My Invisible Surgeon

Ronald W. Pies, MD


May 22, 2019

Picture this. You are undergoing an outpatient surgical procedure that requires you to be in, well, an awkward and very exposed position, lying on your side (the well-known lateral decubitus position). The physician assistant (PA) standing behind you preps you for the procedure, chatting amiably about sports, the weather, and his grandkids. The surgeon performing the procedure, whom you have never met, comes into the room, mumbles something to the PA, chuckles, and begins to do his surgical thing. The PA continues to chat with you, but the surgeon says nothing—never says hello, never introduces himself, never asks how you are tolerating the procedure (the PA does that). The procedure goes by quickly and without incident. At the end, a nameless, faceless, disembodied voice—the surgeon's —quickly runs through a few postoperative instructions ("Call me if you develop a fever or have excessive bleeding," etc). Then the surgeon leaves the room, palming off the clean-up chores to the chatty PA.

And yet, there is much in the present climate of medical practice that should have prepared me for feeling a bit like a large slab of meat.

This was precisely what I experienced recently at a well-regarded hospital in the Boston, Massachusetts, area. As a physician myself, I had done my homework preparing for my procedure, so I knew roughly what to expect from a technical standpoint. I had also researched the surgeon, whose medical credentials were excellent. But nothing could have prepared me for the stark, depersonalized experience of lying cold and naked on the operating table while my faceless surgeon stood silently behind me, poking and probing certain intimate bodily regions.

And yet, there is much in the present climate of medical practice that should have prepared me for feeling a bit like a large slab of meat. Recently, Stephen Trzeciak, MD, MPH, and colleagues described the "compassion crisis" that has gripped much of American medicine. Writing in Medical Hypotheses, they cited research showing that fewer than 1% of physicians' communications with patients are expressions of empathy or compassion.[1] (Roughly speaking, empathy refers to the ability to understand a patient's feelings and concerns. Compassion refers to an empathic response coupled with an intention to take constructive action.) Trzeciak cites a nationwide survey of 1400 US adults, which found that 64% of the participants have experienced unkind behavior in a healthcare setting, including failure of a caregiver to connect on a personal level (38%), staff rudeness (36%), and poor listening skills (35%).

In fairness to my colleagues, the medical profession has come under tremendous pressure in recent years. One example is that for all of the advantages of electronic health records, the new technology often creates a physical and emotional barrier between the patient and physician. (My own primary care physician retired in his mid-fifties, mostly because he could not stand the electronic health record software required by his hospital.)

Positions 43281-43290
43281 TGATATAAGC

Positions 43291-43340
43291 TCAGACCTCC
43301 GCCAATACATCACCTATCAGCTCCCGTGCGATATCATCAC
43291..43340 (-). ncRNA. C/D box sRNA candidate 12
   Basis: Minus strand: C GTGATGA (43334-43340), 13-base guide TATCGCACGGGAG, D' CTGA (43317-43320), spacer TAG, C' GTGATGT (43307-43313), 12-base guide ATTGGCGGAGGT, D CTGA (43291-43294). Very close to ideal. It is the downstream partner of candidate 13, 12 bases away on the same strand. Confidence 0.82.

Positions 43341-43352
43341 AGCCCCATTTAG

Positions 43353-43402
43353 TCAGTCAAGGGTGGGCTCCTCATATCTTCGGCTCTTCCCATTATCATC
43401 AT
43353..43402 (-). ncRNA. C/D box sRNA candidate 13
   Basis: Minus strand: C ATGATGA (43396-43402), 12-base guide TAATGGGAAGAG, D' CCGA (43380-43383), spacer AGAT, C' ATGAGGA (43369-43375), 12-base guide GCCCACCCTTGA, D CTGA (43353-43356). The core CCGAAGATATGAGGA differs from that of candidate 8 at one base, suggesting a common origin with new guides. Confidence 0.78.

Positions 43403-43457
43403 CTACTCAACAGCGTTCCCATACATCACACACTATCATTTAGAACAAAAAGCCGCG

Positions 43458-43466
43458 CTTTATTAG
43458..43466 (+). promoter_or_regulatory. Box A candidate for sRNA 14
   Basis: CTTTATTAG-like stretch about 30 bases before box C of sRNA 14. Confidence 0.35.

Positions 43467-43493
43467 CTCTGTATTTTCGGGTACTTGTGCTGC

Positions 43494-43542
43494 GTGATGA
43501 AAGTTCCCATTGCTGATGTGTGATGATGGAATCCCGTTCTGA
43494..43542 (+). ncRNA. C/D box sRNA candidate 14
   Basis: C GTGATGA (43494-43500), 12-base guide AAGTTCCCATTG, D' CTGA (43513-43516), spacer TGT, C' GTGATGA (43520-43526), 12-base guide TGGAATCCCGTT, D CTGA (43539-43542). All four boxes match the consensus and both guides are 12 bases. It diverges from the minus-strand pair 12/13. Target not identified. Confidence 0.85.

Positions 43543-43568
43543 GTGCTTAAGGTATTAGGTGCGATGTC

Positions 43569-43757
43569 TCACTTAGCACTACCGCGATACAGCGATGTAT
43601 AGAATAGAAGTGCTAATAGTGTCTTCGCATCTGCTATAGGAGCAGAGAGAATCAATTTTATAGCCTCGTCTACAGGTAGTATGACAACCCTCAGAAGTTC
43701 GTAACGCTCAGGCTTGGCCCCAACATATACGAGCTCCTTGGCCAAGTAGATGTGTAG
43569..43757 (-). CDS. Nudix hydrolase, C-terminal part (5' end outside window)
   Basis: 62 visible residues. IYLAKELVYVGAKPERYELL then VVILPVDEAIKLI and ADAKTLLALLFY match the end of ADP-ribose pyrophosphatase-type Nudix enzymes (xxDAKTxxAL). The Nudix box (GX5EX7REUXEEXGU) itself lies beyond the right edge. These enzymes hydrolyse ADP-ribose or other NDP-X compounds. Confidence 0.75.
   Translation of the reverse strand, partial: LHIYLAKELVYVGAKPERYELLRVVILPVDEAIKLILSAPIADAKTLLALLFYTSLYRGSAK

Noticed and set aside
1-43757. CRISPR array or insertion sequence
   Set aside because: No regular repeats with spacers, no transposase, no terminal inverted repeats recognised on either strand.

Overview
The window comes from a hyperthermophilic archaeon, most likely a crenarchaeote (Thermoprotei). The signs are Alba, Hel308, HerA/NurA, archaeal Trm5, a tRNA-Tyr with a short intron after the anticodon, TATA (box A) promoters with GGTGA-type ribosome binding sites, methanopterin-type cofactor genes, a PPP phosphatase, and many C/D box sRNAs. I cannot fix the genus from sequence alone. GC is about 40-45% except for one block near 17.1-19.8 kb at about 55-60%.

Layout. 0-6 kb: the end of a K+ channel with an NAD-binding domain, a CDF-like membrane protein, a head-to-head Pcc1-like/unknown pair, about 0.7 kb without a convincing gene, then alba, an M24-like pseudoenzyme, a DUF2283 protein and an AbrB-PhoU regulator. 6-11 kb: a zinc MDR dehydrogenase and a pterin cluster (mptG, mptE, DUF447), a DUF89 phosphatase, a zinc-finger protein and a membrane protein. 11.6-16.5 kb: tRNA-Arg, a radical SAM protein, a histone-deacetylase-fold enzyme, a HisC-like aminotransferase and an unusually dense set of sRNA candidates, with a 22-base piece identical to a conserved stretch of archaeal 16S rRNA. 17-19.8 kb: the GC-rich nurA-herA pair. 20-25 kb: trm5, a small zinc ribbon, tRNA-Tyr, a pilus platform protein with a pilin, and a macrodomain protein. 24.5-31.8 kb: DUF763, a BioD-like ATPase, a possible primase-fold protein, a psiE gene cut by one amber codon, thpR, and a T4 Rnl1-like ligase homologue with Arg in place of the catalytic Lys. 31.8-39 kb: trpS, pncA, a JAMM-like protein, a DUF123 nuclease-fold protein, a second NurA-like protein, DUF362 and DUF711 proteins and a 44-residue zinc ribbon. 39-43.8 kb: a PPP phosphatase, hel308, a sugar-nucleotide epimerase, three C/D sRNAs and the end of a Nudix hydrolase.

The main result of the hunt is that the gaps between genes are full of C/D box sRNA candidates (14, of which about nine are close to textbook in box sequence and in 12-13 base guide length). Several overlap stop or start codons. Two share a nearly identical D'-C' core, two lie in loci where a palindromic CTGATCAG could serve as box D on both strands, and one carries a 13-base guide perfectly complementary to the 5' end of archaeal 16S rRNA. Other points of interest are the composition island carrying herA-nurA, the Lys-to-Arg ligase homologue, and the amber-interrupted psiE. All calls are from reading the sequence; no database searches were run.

The syndrome known as burnout is now believed to afflict as many as 42% of practicing physicians in the United States, according to a Medscape survey involving more than 15,000 physicians from 29 medical specialties.[2] Indeed, maintaining a compassionate attitude toward patients is difficult in today's high-pressure medical environment. As Antonio Fernando, MD, has observed, "A toxic, soul-sapping weekend night shift in an understaffed after-hours clinic makes remaining compassionate towards patients who are abusive, intoxicated and narcotic-seeking difficult."[3] Fernando points out that empathy alone is potentially unhelpful, as the physician is likely to feel the patient's pain and distress but have no means of processing and working through these emotions.

So, there are many reasons why I'm reluctant to bring the hammer down on my silent, invisible surgeon, who, to his credit, performed his work efficiently and competently. At the same time, I recall wistfully the words of the great Canadian physician, Sir William Osler:

"Medicine arose out of the primal sympathy of man with man; out of the desire to help those in sorrow, need, and sickness. Our fellow creatures cannot be dealt with as man deals in corn and coal; 'the human heart by which we live' must control our professional relations."[4]

No, compassion is not easy to come by in today's medical environment.[5] I know I could have used a little, as I lay shivering and exposed in the lateral decubitus position. And my encounter with the Invisible Surgeon left me wondering about the future of healthcare in this country. Have we lost the "primal sympathy" and "human heart" that have connected physicians to their patients since the time of Hippocrates? Or are those priceless elements of our professional identity merely submerged, waiting to surface in a more humane healthcare environment? And, yes, I also wondered how many times I may have been "invisible" to some of my own patients—not physically hidden, but emotionally distant, far removed from the human heart.


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